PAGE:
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The Ethnic Conflict Research Digest

2006, Vol, 6 No. 1 .


Democracy and Deep-Rooted Conflict: Options for Negotiators
Peter Harris and Ben Reilly

Sweden: International Institute for Democracy and Electoral Assistance, 2003, 414pp, PB 20.00, ISBN 91-89098-22-6

The publication of a second edition of Democracy and Deep Rooted Conflict: Options for Negotiators highlights the need for this type and style of book. The IDEA handbook series is geared towards policy-makers, politicians, civil society players and practitioners in the field of post-conflict reconstruction, and as such is written in a clear, accessible manner that immediately engages the reader. It also has the added attraction of rich case studies and neatly boxed summary tables that allow the reader to dip back into sections and have immediate access to the core principles of a chapter. The case studies in the book cover Northern Ireland, South Africa, Fiji, Bougainville, Bosnia-Herzegovina, Sri Lanka and Guatemala.

In all, the tenet of the book is to explore the role that ?democracy? plays in building sustainable communities in the aftermath of a period of protracted violent conflict. With this task in mind, Harris and Reilly guide the reader through the complex field of post-conflict reconstruction with ease. The handbook begins by identifying the general characteristics of deep-rooted conflict and then moves the reader through the areas of Conflict Analysis, The Role of Negotiation and its different styles, Democratic Levers for Conflict Management (including autonomy-v-federalism; parliamentarialism -v- presidentialism), and the role of dealing with the past through Truth Commissions or War Crimes Tribunals. The final section of the book then focuses on what makes newly democratic systems sustainable, highlighting to the reader the dangers of coups, corruption and nepotism that can slowly eat away at these fledgling democracies.

From a conflict resolution perspective, the most appealing part of the book for me was Chapter Three on Negotiation Processes, with the quote by Nelson Mandela ?You don?t make peace by talking to your friends; you have to make peace with your enemies? (71) summarizing what negotiation entails, namely hard work and arduous decision-making. In all, the section covers i) Pre-negotiation, examining commonly perceived deadlocks, seizing windows of opportunities, the importance of trust and flexibility; ii) Developing a Specific Negotiation Process; iii) Basic Techniques for Negotiation; iv) Tools to Break Deadlock; v) Third Party Assistance, looking at the role of external actors in moving a negotiation process forward, namely through Track One (official) and Track Two (unofficial) diplomacy.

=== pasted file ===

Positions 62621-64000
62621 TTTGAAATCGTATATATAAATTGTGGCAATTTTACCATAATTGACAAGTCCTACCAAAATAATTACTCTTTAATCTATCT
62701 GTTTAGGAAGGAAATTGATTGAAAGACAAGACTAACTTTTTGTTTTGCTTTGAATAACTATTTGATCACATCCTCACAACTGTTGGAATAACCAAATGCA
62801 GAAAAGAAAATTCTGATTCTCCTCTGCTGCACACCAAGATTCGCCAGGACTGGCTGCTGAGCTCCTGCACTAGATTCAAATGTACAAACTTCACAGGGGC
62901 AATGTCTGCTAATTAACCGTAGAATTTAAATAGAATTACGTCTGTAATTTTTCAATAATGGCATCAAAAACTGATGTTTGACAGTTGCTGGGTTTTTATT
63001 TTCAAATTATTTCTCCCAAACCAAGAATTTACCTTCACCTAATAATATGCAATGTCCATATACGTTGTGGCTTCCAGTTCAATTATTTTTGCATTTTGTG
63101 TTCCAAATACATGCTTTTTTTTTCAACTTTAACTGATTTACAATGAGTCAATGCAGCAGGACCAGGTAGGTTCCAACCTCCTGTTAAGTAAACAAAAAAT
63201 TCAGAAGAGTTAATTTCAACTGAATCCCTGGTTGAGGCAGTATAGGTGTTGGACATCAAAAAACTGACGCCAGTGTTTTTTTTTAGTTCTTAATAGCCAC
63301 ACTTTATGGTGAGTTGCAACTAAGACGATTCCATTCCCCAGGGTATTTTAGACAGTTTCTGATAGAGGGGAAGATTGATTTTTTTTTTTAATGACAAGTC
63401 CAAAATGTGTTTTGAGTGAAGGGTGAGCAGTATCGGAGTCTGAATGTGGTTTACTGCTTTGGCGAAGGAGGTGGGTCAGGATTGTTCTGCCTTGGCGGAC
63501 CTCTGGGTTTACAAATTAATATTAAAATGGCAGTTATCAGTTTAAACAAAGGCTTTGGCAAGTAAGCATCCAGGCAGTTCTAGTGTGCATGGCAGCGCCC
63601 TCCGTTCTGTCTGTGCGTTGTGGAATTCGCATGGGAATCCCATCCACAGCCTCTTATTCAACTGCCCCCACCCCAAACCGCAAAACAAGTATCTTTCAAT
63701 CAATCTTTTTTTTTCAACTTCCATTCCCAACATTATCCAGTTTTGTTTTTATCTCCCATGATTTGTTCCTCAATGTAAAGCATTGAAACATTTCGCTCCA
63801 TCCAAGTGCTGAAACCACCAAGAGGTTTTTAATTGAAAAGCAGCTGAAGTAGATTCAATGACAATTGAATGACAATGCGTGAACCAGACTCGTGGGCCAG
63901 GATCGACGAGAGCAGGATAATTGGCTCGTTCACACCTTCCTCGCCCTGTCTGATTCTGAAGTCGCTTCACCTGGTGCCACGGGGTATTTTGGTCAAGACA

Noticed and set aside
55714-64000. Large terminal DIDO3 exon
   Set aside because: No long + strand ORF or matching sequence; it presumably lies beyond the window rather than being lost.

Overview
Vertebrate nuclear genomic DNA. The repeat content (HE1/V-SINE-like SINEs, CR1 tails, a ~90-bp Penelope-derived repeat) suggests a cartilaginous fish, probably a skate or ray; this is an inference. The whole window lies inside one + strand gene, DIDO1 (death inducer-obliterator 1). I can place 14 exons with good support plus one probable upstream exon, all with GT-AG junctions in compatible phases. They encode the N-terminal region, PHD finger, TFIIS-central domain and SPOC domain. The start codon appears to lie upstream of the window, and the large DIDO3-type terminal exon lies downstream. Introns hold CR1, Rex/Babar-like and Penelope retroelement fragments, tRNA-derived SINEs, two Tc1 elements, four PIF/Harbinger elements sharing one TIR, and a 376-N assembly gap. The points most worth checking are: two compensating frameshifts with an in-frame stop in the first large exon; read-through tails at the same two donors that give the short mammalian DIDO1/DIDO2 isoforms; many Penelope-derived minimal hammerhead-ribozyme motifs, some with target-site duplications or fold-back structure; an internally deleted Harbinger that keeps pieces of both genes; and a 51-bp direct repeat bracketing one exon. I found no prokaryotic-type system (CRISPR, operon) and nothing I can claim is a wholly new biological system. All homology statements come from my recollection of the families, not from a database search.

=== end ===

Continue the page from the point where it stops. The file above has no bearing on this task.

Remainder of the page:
On a personal note, in the final chapter on ?Sustainability? I would have liked to see more written on the role that civil society plays in keeping fledgling democracies on the road to peaceful coexistence. For example, an exploration of the role of culture and the arts in celebrating diversity and commonality through music, dance, poetry, art, drama and literature could have highlighted how the ?cultural approach? to peace-building can act as the glue to keep new democracies together. Northern Ireland is one such example, with the emergence of numerous community arts festivals and activities directly funded from the European Union through their Peace and Reconciliation fund.


Dr Sarah Alldred, The Tim Parry Jonathan Ball Trust



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